When a sick and frail Fr Kennedy retired in 2002, Archbishop Cardinal George Pell promised him that he would respect the special place that St Vincent’s had become and ensure that his legacy would continue. Instead, the Cardinal sent clergy with a very different agenda to Redfern, culminating in the extraordinary appointment, in July 2003, of Fr Gerry Prindiville of the Neocatechumenal Way. Furthermore, despite the serious shortage of priests, an assistant, Fr Dennis Sudla, was lavished on our geographically small parish. In January 2006 Fr Sudla was replaced by Fr Clesio Mendes. Recently, on 29 April 2007, parishioners were notified of Fr Prindiville’s departure, of the appointment of Fr Mendes as parish priest, and of another cleric of the Way, Fr Joe Pelle, as his assistant.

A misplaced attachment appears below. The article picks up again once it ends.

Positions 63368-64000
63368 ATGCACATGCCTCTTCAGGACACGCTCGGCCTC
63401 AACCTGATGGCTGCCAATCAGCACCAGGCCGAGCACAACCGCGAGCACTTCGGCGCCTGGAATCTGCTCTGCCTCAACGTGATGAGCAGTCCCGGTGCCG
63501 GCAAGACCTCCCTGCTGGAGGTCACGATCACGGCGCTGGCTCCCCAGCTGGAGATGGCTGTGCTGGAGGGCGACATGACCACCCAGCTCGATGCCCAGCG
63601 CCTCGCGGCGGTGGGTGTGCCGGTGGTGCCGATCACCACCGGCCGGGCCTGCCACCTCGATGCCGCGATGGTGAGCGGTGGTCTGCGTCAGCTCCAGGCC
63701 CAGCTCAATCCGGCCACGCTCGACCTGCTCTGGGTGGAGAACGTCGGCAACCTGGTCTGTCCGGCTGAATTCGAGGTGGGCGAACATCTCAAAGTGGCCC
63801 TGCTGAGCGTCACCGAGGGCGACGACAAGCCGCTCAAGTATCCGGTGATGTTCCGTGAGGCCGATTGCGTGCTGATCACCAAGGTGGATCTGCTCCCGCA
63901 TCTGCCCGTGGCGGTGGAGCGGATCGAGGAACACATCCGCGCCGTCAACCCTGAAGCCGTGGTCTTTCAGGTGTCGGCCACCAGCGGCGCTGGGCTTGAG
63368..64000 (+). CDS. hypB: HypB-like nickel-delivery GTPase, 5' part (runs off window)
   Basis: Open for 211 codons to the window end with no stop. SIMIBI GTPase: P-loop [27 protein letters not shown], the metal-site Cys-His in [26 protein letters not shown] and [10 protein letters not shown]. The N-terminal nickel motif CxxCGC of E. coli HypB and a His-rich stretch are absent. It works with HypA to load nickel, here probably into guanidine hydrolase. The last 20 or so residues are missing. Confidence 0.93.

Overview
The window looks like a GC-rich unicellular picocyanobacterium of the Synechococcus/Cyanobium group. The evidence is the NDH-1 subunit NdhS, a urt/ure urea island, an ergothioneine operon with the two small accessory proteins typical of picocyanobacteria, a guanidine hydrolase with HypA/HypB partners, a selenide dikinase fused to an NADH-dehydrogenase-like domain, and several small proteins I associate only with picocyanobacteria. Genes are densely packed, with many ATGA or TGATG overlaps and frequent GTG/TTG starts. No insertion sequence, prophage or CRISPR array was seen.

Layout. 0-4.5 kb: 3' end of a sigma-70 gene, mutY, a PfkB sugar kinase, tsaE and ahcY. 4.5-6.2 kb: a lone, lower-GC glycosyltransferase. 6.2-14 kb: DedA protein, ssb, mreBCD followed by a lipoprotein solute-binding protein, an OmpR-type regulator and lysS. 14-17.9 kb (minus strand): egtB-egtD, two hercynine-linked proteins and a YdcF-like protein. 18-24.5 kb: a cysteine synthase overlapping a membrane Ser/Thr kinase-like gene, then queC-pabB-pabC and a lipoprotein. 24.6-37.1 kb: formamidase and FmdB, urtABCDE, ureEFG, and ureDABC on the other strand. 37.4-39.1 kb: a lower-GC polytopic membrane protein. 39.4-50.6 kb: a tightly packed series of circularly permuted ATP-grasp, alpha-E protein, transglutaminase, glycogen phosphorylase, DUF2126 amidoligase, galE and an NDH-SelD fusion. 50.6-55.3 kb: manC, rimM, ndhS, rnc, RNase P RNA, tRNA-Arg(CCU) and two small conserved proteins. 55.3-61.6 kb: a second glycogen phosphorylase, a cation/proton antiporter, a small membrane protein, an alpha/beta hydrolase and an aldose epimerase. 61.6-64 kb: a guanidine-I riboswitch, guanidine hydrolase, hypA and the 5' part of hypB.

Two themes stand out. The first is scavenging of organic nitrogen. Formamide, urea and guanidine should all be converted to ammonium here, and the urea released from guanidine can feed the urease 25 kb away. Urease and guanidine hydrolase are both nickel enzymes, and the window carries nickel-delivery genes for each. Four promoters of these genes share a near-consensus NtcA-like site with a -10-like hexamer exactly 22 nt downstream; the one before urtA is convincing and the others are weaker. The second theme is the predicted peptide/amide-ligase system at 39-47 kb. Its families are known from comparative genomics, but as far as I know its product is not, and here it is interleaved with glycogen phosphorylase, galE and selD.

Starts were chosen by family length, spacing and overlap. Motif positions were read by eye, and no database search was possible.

The priests of the Neocatechumenal Way have withdrawn the Saturday parish vigil Mass and replaced it with one held in their presbytery, where we feel most unwelcome; they removed the tabernacle from the Church to a tiny locked room in the sacristy where it can only be venerated by a chosen few; they regularly deny members of the community the Eucharist; they have verbally and physically assaulted us; they have threatened us and shattered and ignored our traditions and cultures. Fr Prindiville himself on several occasions has walked angrily out of Masses that he was saying, leaving the congregation stranded. And all the while they preach at us about our sinfulness.

The priests behave in a manner that has been, and continues to be, divisive, deceitful, abusive and intolerant. They deny the existence of Aborigines in the parish and refuse to be enculturated, disregarding Aboriginal culture and spirituality.